The transition metal dichalcogenides (TMDCs) are one of the most promising class of two dimensional (2D) materials to be included into new-generation electronic and optoelectronic devices  as the semiconducting analogue to graphene . Molybdenum disulfide (MoS2) is the most widely explored member of TMDCs, due to its uncommon size dependent properties. MoS2 displays a shift from indirect to direct band gap when going from its bulk to monolayer form , with a more than a 104-fold enhancement of the photoluminescence quantum yield . Currently, one of the greatest challenges in materials science is to grow stable 2D layers of MoS2 via different synthetic approaches and to achieve structure-property correlations of monolayer, bilayer, and multilayer sheets . Among the various approaches attempted to grow MoS2 monolayer, the one consisting in the deposition of Mo atoms on Au(111) at room temperature, followed by annealing, both performed in H2S atmosphere, led to the growth of high quality single layer nano-islands, allowing the measurement of the band structure of monolayer MoS2 [5-7].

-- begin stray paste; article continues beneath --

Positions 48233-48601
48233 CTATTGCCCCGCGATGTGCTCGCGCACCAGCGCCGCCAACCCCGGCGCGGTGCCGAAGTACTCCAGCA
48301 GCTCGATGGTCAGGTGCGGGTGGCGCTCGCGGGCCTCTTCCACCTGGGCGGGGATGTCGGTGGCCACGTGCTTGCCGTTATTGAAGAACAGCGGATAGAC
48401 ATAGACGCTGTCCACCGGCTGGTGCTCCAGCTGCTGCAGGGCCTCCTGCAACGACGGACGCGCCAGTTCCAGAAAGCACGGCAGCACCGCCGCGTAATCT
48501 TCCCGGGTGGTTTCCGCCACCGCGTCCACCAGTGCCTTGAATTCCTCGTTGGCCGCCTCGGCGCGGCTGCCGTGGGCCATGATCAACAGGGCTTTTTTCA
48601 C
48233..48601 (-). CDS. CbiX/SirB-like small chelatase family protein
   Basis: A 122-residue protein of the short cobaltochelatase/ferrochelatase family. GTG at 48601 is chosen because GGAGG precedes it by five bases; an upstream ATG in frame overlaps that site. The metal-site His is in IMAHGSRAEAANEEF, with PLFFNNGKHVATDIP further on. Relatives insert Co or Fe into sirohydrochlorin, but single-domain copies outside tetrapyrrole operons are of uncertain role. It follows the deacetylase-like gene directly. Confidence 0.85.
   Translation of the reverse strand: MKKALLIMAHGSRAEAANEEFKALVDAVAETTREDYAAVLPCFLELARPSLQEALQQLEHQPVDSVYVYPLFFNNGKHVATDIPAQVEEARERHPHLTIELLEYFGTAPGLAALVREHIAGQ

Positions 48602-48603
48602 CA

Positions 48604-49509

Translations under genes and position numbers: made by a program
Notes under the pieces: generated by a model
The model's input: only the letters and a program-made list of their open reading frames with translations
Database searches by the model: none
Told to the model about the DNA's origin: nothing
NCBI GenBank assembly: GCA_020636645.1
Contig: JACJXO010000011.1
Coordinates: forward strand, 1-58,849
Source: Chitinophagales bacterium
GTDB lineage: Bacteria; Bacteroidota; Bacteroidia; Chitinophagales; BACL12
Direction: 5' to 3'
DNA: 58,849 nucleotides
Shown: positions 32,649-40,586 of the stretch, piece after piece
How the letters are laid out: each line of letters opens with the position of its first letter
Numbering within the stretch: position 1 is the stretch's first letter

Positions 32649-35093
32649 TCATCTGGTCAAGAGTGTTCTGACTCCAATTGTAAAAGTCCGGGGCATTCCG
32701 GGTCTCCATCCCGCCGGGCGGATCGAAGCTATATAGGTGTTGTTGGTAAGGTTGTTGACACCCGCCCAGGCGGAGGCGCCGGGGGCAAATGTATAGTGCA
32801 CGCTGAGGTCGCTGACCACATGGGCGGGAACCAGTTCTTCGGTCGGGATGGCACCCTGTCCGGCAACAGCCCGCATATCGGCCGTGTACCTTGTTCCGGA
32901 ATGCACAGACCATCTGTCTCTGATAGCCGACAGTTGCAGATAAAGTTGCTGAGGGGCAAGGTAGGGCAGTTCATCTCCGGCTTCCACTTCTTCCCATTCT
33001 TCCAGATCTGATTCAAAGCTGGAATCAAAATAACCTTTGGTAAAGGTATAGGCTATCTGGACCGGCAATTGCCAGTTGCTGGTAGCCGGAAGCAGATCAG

Here we present a high energy resolution X-ray photoelectron spectroscopy study (HR-XPS), carried out at the SuperESCA beamline of Elettra, the Italian synchrotron radiation facility, on the growth of MoS2 on Au(111) performed with the aforementioned growth method. The XPS technique, used also in its fast modality to follow transient processes (Fast-XPS), allowed us to detect the different species present on the surface and to follow their evolution during annealing, at the transition from sulfided Mo clusters to MoS2 monolayer. The HR-XPS spectra of the Au 4f core level showed the appearance of a new component upon MoS2 growth, caused by the MoS2-substrate interaction. This interaction is also detected in the S 2p core level region, where the component related to the bottom sulfur layer, which is in contact with gold, is shifted with respect to the top sulfur layer of the 'S-Mo-S' sandwich structure.
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